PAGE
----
Research Highlights | Published:

Cell biology

Chemicals switch cells' identity

Nature volume 524, page 139 (13 August 2015) | Download Citation


Adult skin cells have been transformed directly into neurons by two independent groups in China using just small-molecule chemicals.

Reprogramming adult cells back into stem cells or directly into other types of specialized cells requires transcription factors, which modify cells genetically. To avoid tinkering with the cells' genes, Gang Pei and Jian Zhao from the Shanghai Institutes for Biological Sciences and their colleagues worked with fibroblasts, or skin cells, from both healthy adults and people with Alzheimer's disease, culturing them with a cocktail of small molecules to produce neurons.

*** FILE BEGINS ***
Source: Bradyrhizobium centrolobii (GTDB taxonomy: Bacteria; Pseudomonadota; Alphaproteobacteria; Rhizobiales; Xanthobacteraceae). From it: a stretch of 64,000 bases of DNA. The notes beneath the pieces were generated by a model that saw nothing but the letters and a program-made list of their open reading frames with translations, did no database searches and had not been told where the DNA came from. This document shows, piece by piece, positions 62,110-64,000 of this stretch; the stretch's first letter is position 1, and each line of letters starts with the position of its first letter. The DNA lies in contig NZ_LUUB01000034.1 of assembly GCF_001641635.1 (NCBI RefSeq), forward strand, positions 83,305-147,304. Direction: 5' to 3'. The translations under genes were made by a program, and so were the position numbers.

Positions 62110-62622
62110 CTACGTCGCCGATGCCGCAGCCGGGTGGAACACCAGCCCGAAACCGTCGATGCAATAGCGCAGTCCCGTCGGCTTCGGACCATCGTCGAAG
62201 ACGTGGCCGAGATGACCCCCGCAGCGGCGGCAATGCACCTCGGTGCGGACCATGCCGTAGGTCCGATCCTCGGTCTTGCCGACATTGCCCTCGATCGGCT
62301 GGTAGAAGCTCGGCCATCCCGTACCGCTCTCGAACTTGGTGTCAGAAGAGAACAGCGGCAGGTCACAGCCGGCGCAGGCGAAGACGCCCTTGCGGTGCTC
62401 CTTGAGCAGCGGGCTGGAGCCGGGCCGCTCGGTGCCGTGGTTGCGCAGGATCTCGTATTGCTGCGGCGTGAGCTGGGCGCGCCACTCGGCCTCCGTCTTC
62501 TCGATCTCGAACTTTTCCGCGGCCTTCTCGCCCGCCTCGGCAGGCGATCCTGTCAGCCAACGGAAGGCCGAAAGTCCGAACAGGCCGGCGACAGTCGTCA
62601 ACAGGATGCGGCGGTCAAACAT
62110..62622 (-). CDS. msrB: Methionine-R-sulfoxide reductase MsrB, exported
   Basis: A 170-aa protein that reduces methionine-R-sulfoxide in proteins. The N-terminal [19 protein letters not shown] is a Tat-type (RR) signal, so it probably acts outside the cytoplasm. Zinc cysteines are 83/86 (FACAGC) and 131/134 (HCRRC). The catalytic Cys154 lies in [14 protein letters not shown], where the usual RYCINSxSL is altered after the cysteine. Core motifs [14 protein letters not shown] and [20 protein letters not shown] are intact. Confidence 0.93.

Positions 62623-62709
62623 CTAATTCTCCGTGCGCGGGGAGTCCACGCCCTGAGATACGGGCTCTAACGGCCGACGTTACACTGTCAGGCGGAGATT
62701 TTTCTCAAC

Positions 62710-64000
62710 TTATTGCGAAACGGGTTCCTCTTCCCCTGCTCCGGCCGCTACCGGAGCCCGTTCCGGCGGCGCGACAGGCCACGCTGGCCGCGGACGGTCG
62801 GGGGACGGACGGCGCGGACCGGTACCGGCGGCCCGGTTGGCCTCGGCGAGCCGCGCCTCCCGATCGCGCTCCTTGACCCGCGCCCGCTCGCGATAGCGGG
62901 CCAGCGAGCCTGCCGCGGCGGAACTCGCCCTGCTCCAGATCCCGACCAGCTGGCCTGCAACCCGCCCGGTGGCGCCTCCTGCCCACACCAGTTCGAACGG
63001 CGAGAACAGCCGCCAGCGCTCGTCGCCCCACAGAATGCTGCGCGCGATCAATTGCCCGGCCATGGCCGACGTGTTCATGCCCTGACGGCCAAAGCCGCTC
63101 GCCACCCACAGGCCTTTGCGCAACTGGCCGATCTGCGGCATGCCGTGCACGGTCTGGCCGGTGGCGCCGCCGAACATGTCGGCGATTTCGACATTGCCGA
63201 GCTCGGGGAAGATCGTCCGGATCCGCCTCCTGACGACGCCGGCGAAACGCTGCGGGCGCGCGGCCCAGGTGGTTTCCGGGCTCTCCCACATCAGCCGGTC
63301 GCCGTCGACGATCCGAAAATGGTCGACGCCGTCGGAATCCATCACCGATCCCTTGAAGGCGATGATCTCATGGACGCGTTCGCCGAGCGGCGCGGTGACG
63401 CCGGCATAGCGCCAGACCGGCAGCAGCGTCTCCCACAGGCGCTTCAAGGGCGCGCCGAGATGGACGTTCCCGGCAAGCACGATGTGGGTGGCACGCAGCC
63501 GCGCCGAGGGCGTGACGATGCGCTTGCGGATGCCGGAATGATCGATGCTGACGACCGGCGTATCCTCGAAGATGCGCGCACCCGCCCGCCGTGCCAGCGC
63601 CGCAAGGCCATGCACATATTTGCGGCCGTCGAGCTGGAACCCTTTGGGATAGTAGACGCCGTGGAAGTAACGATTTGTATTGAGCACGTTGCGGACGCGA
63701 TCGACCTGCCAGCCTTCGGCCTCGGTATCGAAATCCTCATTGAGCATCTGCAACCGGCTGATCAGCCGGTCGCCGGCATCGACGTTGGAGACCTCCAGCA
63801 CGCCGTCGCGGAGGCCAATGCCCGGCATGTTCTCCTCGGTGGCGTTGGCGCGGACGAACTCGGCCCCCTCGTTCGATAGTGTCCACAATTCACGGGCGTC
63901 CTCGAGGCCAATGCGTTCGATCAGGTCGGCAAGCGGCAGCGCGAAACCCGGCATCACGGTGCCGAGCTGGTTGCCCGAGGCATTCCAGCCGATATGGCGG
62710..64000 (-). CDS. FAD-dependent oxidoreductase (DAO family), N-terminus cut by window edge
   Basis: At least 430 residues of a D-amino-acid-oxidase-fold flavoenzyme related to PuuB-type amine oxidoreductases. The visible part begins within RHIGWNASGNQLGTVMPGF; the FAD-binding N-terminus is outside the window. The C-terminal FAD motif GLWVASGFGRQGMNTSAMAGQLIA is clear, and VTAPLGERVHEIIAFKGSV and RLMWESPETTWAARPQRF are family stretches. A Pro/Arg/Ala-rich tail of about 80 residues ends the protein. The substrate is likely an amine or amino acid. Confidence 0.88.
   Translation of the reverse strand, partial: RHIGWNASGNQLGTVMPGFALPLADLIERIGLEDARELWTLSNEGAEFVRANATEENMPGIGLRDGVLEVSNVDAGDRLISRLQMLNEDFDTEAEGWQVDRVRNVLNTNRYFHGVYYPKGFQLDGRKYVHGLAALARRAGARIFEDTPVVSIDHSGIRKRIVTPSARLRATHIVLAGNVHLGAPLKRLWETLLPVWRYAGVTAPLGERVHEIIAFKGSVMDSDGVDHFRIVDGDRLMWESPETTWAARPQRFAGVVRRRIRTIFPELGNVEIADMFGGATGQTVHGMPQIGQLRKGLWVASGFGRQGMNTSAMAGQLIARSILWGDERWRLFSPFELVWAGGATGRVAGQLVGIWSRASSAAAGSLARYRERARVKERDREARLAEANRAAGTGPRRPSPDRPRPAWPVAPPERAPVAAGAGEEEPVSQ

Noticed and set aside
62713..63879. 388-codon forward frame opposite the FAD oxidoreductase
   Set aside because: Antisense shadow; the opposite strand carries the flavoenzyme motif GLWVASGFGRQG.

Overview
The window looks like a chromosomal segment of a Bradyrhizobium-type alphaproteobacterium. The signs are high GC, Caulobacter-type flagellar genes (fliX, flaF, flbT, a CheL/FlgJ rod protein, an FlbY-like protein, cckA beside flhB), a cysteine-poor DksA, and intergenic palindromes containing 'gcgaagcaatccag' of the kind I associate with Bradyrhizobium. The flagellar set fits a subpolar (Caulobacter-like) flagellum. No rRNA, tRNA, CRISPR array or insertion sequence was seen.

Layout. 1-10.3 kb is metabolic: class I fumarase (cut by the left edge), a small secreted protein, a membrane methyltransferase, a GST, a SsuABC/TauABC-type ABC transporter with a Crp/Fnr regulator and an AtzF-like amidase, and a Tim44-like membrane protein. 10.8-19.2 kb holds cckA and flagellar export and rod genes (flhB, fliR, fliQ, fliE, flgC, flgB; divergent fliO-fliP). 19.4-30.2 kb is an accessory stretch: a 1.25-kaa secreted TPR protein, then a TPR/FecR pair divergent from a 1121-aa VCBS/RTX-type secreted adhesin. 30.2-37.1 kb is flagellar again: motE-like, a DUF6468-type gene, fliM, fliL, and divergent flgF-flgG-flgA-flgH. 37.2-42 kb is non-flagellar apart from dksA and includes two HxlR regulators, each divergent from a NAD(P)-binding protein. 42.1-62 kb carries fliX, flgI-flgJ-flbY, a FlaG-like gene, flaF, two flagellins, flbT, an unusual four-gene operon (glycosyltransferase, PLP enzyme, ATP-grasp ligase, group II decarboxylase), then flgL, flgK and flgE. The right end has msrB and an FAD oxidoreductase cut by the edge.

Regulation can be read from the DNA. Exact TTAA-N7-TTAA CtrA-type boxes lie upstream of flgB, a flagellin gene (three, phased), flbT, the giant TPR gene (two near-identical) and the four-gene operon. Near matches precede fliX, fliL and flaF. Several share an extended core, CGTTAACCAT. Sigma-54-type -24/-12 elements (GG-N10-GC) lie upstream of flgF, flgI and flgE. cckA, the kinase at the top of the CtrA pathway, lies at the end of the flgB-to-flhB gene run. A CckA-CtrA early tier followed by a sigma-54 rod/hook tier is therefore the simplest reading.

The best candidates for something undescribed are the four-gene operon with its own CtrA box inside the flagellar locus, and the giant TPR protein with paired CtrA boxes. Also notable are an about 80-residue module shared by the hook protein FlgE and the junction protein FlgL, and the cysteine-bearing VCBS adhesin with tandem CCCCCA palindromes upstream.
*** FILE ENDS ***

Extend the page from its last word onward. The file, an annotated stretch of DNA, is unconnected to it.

Hongkui Deng at Peking University, Beijing, and his colleagues used a different set of chemicals to convert mouse fibroblasts into neurons. Both groups made neurons that looked, fired and made functional connections just like neurons created from fibroblasts using transcription factors.

The chemicals modulate key molecular signalling pathways to change an adult cell's identity. This approach could make it easier to reprogram cells for clinical use, say the authors.

Cell Stem Cell; Cell Stem Cell (2015)

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